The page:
Prerequisites

If you are running cluster monitoring with an attached PVC for Prometheus, you might experience OOM kills during cluster upgrade. When persistent storage is in use for Prometheus, Prometheus memory usage doubles during cluster upgrade and for several hours after upgrade is complete. To avoid the OOM kill issue, allow worker nodes with double the size of memory that was available prior to the upgrade. For example, if you are running monitoring on the minimum recommended nodes, which is 2 cores with 8 GB of RAM, increase memory to 16 GB. For more information, see BZ#1925061.

About the OpenShift Update Service

The OpenShift Update Service (OSUS) provides over-the-air updates to OpenShift Container Platform, including Red Hat Enterprise Linux CoreOS (RHCOS). It provides a graph, or diagram, that contains the vertices of component Operators and the edges that connect them. The edges in the graph show which versions you can safely update to. The vertices are update payloads that specify the intended state of the managed cluster components.

The Cluster Version Operator (CVO) in your cluster checks with the OpenShift Update Service to see the valid updates and update paths based on current component versions and information in the graph. When you request an update, the CVO uses the release image for that update to upgrade your cluster. The release artifacts are hosted in Quay as container images.

To allow the OpenShift Update Service to provide only compatible updates, a release verification pipeline drives automation. Each release artifact is verified for compatibility with supported cloud platforms and system architectures, as well as other component packages. After the pipeline confirms the suitability of a release, the OpenShift Update Service notifies you that it is available.

The OpenShift Update Service displays all recommended updates for your current cluster. If an upgrade path is not recommended by the OpenShift Update Service, it might be because of a known issue with the update or the target release.

Two controllers run during continuous update mode. The first controller continuously updates the payload manifests, applies the manifests to the cluster, and outputs the controlled rollout status of the Operators to indicate whether they are available, upgrading, or failed. The second controller polls the OpenShift Update Service to determine if updates are available.

Only upgrading to a newer version is supported. Reverting or rolling back your cluster to a previous version is not supported. If your upgrade fails, contact Red Hat support.

During the upgrade process, the Machine Config Operator (MCO) applies the new configuration to your cluster machines. The MCO cordons the number of nodes as specified by the maxUnavailable field on the machine configuration pool and marks them as unavailable. By default, this value is set to 1. The MCO then applies the new configuration and reboots the machine.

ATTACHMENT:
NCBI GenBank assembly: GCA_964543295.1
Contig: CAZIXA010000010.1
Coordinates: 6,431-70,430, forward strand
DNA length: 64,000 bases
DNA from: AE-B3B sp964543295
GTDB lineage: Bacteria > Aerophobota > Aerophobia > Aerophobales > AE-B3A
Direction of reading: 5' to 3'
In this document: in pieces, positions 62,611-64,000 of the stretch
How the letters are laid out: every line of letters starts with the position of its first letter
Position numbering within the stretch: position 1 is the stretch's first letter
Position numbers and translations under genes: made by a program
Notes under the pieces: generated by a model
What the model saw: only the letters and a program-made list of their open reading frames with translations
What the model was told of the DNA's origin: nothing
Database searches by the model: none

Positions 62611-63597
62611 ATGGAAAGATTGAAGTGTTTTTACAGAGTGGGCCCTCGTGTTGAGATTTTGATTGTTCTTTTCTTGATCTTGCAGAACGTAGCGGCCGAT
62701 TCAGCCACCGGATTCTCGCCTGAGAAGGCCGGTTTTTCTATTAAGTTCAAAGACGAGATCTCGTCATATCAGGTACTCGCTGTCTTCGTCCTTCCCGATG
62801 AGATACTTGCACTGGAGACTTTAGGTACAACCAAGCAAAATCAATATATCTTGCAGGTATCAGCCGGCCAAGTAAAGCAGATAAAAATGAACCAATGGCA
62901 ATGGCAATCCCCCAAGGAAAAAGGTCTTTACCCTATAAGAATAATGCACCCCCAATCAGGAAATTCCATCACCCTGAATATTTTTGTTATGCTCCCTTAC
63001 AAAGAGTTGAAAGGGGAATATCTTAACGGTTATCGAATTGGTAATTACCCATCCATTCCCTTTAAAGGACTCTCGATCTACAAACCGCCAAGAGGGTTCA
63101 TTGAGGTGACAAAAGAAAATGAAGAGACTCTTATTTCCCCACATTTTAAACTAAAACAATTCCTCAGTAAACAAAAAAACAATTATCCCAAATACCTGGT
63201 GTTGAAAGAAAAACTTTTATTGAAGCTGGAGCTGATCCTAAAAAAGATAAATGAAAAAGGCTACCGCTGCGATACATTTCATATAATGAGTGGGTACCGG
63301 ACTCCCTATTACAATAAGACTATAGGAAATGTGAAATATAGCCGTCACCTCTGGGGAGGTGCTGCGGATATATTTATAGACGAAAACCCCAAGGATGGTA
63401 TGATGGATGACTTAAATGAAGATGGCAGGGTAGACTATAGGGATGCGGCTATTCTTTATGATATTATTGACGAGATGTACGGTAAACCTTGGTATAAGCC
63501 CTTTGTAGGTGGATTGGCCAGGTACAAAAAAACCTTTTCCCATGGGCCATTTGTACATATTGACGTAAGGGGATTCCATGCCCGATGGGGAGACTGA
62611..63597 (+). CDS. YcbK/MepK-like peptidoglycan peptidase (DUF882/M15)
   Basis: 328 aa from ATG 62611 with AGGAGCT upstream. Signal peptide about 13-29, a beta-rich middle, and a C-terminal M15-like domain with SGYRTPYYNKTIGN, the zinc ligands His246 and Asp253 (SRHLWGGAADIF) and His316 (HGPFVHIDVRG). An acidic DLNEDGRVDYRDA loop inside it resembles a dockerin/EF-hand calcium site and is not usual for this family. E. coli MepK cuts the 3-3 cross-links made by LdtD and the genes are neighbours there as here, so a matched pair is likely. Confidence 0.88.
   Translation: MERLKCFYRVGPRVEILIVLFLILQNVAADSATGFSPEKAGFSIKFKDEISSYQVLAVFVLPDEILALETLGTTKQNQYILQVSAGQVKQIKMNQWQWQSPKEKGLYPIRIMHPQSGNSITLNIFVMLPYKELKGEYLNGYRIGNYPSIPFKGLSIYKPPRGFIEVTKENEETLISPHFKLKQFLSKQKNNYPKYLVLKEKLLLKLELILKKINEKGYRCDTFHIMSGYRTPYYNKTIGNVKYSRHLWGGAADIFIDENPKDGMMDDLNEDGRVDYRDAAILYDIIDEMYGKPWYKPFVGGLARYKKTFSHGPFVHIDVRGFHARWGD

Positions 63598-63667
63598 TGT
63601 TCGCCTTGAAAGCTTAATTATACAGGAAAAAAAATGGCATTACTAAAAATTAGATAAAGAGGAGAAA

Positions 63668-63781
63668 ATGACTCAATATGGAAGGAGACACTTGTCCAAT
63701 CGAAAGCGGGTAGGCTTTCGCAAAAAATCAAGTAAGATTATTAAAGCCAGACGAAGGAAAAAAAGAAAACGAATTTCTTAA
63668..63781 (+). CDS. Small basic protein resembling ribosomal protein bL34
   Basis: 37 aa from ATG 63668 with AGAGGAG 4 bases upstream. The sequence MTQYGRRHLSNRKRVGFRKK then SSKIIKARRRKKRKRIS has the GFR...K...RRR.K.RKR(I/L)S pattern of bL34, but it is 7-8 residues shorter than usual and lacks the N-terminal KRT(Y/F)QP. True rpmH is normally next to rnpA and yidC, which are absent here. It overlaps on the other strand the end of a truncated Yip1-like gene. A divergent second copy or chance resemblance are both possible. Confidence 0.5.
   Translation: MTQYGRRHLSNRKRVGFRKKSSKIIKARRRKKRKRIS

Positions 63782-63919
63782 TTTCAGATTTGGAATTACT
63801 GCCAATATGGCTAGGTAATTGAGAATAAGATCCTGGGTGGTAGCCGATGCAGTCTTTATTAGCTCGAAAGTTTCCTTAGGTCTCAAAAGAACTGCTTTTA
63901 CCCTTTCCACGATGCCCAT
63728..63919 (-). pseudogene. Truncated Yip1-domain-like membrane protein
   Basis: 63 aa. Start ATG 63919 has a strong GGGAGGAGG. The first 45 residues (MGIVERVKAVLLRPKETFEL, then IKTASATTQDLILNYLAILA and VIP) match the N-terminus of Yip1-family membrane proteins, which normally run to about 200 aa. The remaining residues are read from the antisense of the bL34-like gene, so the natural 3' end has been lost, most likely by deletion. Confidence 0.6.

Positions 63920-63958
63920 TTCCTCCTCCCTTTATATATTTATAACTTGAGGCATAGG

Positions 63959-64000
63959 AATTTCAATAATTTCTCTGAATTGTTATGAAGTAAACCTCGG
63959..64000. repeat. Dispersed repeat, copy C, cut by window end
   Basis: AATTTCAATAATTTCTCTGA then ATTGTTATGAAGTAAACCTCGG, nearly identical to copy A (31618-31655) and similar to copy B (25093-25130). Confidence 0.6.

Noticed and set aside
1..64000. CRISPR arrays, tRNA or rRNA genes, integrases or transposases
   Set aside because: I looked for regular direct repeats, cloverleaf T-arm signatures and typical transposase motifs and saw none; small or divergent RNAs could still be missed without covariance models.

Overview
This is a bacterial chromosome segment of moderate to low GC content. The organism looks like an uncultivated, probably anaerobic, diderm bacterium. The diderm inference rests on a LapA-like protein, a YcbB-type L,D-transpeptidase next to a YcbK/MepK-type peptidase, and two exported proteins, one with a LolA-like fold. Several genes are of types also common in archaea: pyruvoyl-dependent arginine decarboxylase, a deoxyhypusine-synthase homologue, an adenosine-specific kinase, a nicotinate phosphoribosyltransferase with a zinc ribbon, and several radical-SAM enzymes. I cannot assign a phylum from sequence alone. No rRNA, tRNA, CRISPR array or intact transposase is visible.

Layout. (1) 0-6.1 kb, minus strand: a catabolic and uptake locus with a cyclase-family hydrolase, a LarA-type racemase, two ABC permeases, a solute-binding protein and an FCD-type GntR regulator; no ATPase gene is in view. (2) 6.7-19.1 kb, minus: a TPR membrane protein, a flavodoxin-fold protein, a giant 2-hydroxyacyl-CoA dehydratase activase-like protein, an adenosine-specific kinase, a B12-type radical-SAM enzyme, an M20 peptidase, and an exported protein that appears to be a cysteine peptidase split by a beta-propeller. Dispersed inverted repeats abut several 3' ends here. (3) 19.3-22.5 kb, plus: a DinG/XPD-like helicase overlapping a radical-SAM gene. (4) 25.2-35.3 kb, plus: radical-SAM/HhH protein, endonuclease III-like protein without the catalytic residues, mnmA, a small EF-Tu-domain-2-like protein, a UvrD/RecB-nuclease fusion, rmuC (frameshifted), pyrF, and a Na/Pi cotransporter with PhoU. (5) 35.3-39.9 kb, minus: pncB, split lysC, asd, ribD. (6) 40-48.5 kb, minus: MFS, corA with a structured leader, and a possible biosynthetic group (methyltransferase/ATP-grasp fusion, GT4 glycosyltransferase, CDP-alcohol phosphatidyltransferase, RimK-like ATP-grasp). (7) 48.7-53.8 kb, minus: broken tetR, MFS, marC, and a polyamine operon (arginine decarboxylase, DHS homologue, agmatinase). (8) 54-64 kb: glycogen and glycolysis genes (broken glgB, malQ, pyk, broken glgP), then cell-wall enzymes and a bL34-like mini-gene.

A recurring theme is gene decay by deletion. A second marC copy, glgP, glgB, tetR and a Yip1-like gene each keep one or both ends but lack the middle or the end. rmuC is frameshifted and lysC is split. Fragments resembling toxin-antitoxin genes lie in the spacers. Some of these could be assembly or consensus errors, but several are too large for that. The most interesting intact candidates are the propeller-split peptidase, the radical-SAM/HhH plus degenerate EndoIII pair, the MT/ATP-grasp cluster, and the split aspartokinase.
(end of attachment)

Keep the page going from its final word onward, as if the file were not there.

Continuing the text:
If you use Red Hat Enterprise Linux (RHEL) machines as workers, the MCO does not update the kubelet because you must update the OpenShift API on the machines first.

With the specification for the new version applied to the old kubelet, the RHEL machine cannot return to the Ready state. You cannot complete the update until the machines are available. However, the maximum number of unavailable nodes is set to ensure that normal cluster operations can continue with that number of machines out of service.

The OpenShift Update Service is composed of an Operator and one or more application instances.

OpenShift Container Platform upgrade channels and releases

In OpenShift Container Platform 4.1, Red Hat introduced the concept of channels for recommending the appropriate release versions for cluster upgrades. By controlling the pace of upgrades, these upgrade channels allow you to choose an upgrade strategy. Upgrade channels are tied to a minor version of OpenShift Container Platform. For instance, OpenShift Container Platform 4.7 upgrade channels recommend upgrades to 4.7 and upgrades within 4.7. They also recommend upgrades within 4.6 and from 4.6 to 4.7, to allow clusters on 4.6 to eventually upgrade to 4.7. They do not recommend upgrades to 4.8 or later releases. This strategy ensures that administrators explicitly decide to upgrade to the next minor version of OpenShift Container Platform.

Upgrade channels control only release selection and do not impact the version of the cluster that you install; the openshift-install binary file for a specific version of OpenShift Container Platform always installs that version.

OpenShift Container Platform 4.7 offers the following upgrade channels:

  • candidate-4.7

  • fast-4.7

  • stable-4.7

  • eus-4.6 (only available when running 4.6)

candidate-4.7 channel